Tukwila Historical Society now has a museum to call its own

Tukwila has a place where it can gather its history, now spread out in photo albums, attics and memories. That history goes back to the days of the first permanent settlements by whites in the Duwamish River Valley in the mid-1800s. Early next year, the Tukwila Historical Society plans to open the Tukwila Museum and Cultural Center in one of the city’s most historic buildings, the former Tukwila School and City Hall on 59th Avenue South.

What will become the new Tukwila Museum and Cultural Center on 59th Avenue South was once the Tukwila School

Tukwila has a place where it can gather its history, now spread out in photo albums, attics and memories.

That history goes back to the days of the first permanent settlements by whites in the Duwamish River Valley in the mid-1800s.

Early next year, the Tukwila Historical Society plans to open the Tukwila Museum and Cultural Center in one of the city’s most historic buildings, the former Tukwila School and City Hall on 59th Avenue South.

The new museum is the result of months of talks with Tukwila Mayor Jim Haggerton and the City Council about using the one-story building with two big rooms and small spaces to display Tukwila’s past.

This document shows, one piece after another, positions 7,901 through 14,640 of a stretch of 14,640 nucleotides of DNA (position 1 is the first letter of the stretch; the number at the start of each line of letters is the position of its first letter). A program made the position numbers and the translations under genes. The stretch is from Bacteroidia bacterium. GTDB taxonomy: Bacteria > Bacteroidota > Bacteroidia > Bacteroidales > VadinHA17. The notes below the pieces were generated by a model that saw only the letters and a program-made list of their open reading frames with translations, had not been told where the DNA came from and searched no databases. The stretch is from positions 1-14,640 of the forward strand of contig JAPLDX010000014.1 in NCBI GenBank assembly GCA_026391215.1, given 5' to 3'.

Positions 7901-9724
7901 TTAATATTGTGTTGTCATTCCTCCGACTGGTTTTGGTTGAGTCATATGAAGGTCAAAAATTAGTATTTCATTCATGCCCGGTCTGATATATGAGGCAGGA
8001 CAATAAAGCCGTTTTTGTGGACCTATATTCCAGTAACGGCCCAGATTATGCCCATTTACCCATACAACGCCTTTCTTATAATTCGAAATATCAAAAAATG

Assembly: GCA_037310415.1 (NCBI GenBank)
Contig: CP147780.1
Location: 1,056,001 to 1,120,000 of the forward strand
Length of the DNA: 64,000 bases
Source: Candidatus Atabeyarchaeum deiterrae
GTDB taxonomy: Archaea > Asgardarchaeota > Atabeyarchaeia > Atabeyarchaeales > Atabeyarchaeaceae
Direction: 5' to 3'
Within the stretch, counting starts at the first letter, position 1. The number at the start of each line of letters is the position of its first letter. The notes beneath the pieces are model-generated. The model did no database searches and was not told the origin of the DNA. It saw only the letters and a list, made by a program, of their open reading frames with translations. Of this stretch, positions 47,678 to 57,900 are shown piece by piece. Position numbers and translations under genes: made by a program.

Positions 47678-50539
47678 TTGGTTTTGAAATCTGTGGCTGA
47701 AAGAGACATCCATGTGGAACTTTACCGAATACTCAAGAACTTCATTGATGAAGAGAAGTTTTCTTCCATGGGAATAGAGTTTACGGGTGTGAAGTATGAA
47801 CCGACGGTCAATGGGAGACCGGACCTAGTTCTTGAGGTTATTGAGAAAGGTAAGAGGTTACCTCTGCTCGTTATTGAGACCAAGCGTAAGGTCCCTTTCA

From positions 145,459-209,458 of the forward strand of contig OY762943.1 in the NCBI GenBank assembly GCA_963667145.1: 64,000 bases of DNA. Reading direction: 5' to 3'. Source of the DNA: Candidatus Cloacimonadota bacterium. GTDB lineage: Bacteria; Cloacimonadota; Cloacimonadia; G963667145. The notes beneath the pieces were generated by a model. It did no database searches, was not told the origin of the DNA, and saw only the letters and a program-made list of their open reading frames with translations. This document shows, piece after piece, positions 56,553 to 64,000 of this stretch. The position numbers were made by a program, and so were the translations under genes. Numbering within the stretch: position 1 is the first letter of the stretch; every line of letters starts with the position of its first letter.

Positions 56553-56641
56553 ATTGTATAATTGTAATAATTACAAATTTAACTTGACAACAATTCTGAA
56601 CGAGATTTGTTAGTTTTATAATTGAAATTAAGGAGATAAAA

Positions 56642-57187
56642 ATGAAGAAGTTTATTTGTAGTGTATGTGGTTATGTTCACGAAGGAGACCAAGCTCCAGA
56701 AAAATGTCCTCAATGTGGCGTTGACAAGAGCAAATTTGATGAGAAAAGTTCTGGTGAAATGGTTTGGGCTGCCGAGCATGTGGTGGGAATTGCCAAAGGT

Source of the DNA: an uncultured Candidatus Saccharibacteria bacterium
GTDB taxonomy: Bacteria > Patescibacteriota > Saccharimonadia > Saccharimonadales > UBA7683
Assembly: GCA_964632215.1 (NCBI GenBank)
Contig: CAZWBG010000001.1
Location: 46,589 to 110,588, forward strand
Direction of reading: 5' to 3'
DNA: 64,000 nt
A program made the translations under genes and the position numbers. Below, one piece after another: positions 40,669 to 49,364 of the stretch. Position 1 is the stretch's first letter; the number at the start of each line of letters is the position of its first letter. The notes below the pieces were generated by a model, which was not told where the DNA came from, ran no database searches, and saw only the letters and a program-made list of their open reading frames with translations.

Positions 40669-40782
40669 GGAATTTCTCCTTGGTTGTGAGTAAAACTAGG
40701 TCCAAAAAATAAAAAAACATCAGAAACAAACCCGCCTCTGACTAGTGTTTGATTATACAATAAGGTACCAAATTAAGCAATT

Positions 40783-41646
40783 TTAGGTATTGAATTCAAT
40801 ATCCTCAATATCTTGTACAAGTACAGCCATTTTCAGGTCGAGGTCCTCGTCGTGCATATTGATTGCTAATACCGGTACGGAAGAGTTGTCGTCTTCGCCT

The historical society won’t pay rent or utilities for the city-owned building, under a lease agreement signed in September.

“The city is totally behind us,” said Louise Jones-Brown of Des Moines, a historical society member.

The historical society has known for years there was pent-up demand for a museum, based on offers of artifacts, but there was no place to house them, said Pat Brodin, the society’s chairman.

There’s a practical side, too, facing the society, the reason for a membership drive.

“We need members to make this work,” he said.

Brodin and Jones-Brown recently requested $25,000 from 4 Culture, a local cultural services agency, for some of the interior work that needs to be done on the building. As of Dec. 6, they hadn’t yet heard back from the agency.

To open, the society must upgrade the bathrooms to make them wheelchair accessible. Other improvements, including new lighting and an upgraded alarm system, aren’t needed to open.

Already hard at work is Jones-Brown, who is acting as the initial curator for the museum. She would like to become its first director.

She needed to look no farther than her own family for a piece of Tukwila’s history.

Jones-Brown learned in the mid-1990s just how deep her family roots go in the Puget Sound region. Her great-great-great grandfather, Jacob Maple, was a member of the first party of settlers in King County, landing on the banks of the Duwamish River in 1851. They arrived even before the famed Denny Party came ashore at Alki, in what become Seattle, although that is shrouded in historical debate.

Jacob Maple, a widower, his son Samuel and later son Eli would stay to begin building a new community along the Duwamish. They settled on what has since become part of Tukwila, on river-bottom land now covered by Boeing Field.